Qualitative Research: Data Collection, Analysis, and Management

Qualitative research is one of the techniques used to gather and analyze data. It can be applied both in the scientific field and regarding business (e.g., market research can be performed using a qualitative approach). It can be useful when trying to gain a general understanding of an issue. Corbin and Strauss (2014) describe it as “interpretive, very dynamic, free-flowing process” (p. 10). It can be used to get insight into the aspects of issues that are difficult to analyze with numbers, such as human behavior. It essential to understand the purpose and methods that qualitative research implies to be able to utilize it successfully.

Qualitative research can help one understand people’s feelings and thoughts. Sutton and Austin (2015) state, “qualitative study seeks to convey why people have thoughts and feelings that might affect the way they behave” (p. 228). Additionally, such research does not aim to generalize the findings from small test groups to a broader population.

There are specific factors that distinguish qualitative research from quantitative research. Qualitative research can be described as subjective, while quantitative methods are objective. Quantitative research aims to focus on gathering data that can be calculated (specific numbers) or factual information (Cooper & Schindler, 2014). Unlike qualitative techniques, the qualitative approach focuses on utilizing statistics, logic, and mathematics to analyze the data. Corbin and Strauss (2015) state that the research method does not have a distinct structure or a specific approach to the result analysis. It can be argued that the qualitative approach is less precise and is subjected to personal bias from the researcher. Thus, the main difference between the two methods is the approach they use in gathering and analyzing the collected data.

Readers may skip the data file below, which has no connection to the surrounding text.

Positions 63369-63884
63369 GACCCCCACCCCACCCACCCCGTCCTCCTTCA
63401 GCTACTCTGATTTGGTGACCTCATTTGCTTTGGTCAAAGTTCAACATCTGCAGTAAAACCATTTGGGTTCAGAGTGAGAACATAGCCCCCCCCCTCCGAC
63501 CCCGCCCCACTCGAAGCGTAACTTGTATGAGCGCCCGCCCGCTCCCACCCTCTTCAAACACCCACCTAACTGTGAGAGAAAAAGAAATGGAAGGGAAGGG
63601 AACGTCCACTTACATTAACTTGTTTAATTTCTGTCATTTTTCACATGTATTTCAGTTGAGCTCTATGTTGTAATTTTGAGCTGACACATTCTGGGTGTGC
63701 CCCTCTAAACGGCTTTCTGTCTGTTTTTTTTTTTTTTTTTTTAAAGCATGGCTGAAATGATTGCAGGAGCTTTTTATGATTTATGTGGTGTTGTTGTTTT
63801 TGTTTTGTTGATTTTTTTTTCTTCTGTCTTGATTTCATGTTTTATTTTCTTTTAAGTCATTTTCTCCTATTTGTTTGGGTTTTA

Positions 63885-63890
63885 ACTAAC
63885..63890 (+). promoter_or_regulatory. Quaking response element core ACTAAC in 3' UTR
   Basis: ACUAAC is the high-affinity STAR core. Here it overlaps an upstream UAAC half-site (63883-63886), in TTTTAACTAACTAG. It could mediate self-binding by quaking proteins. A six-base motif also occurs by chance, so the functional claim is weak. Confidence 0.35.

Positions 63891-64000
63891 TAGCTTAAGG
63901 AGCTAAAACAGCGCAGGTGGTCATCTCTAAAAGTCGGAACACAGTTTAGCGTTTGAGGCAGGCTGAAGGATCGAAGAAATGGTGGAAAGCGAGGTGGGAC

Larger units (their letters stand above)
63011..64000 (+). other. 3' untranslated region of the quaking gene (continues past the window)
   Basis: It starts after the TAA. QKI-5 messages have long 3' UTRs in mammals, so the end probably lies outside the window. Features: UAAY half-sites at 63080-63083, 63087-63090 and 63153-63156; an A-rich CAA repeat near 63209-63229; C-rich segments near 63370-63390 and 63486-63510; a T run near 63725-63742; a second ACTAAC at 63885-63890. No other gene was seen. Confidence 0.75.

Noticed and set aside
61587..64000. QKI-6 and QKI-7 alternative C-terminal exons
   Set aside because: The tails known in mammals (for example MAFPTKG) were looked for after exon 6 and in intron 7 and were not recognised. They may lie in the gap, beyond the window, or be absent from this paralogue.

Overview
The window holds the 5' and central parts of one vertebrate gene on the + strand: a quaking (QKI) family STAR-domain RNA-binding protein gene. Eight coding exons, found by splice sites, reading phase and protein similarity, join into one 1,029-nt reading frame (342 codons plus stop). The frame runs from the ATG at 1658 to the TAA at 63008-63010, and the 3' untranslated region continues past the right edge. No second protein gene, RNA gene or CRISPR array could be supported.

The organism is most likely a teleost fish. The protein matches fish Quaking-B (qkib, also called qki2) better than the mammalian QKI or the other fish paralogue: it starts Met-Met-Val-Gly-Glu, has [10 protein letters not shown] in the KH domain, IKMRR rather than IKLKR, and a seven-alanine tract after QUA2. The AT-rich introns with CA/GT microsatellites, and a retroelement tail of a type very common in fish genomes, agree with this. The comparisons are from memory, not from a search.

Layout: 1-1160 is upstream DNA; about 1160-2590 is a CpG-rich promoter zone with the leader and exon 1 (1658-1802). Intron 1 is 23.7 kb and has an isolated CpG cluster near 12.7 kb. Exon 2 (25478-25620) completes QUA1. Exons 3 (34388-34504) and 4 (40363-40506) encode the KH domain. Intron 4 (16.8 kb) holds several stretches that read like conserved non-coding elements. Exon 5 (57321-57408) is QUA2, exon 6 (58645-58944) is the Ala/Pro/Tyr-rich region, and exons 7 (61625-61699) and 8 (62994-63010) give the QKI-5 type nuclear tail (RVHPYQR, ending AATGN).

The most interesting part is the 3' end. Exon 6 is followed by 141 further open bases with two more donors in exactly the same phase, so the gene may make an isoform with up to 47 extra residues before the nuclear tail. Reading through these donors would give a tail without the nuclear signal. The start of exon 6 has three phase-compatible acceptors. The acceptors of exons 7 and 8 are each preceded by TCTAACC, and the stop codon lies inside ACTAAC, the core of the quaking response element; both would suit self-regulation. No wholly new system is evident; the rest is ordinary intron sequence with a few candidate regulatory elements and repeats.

The qualitative approach utilizes specific methods to carry out research. The examples of qualitative techniques are focus groups and in-depth interviews. (Cooper & Schindler, 2014). Focus groups involve placing the subject of the research in a specific situation that should simulate the real-life experience. The technique is useful as it allows the researcher to observe the actions of the test subjects, which can be more productive than questioning them on the topic of interest. Thus, the strengths of the method are that it is a more objective approach than interviews. The weakness is that it is not helpful in gathering quantitative data.

The interview is a widely used and easy to arrange technique. It involves questioning the subjects in an unstructured manner about their opinion on the issue. The interviews are performed on the one to one bases (Cooper & Schindler, 2014). Unlike focus groups, the method is subjected to bias form the respondents and the interviewer. In addition, the amount of data collected is typically significant, making it difficult to analyze the outcomes in a short period of time. However, the method has a lot of strengths, as in cases when the interviewer has established good contact with the subject, personal matters can be discussed and the researcher can get a lot of information. An example of utilizing qualitative research can be a study on the attitude of subjects towards different brands. The research can use both interviews (asking questions about different brands) and focus groups (observing what brands people choose). Overall, it is critical to understand the specific factors that involve performing qualitative research to be able to gather information that could be used further.

References

Cooper, D. R., & Schindler, P. (2014). Business research methods. (12th ed.). New York, NY: McGraw–Hill.

Corbin, J., & Strauss, A. (2015). Basics of qualitative research: Techniques and procedures for developing. Thousand Oaks, CA: SAGE Publications.

Sutton, J., & Austin, Z. (2015). Qualitative Research: Data Collection, Analysis, and Management. The Canadian Journal of Hospital Pharmacy, 68(3), 226–231.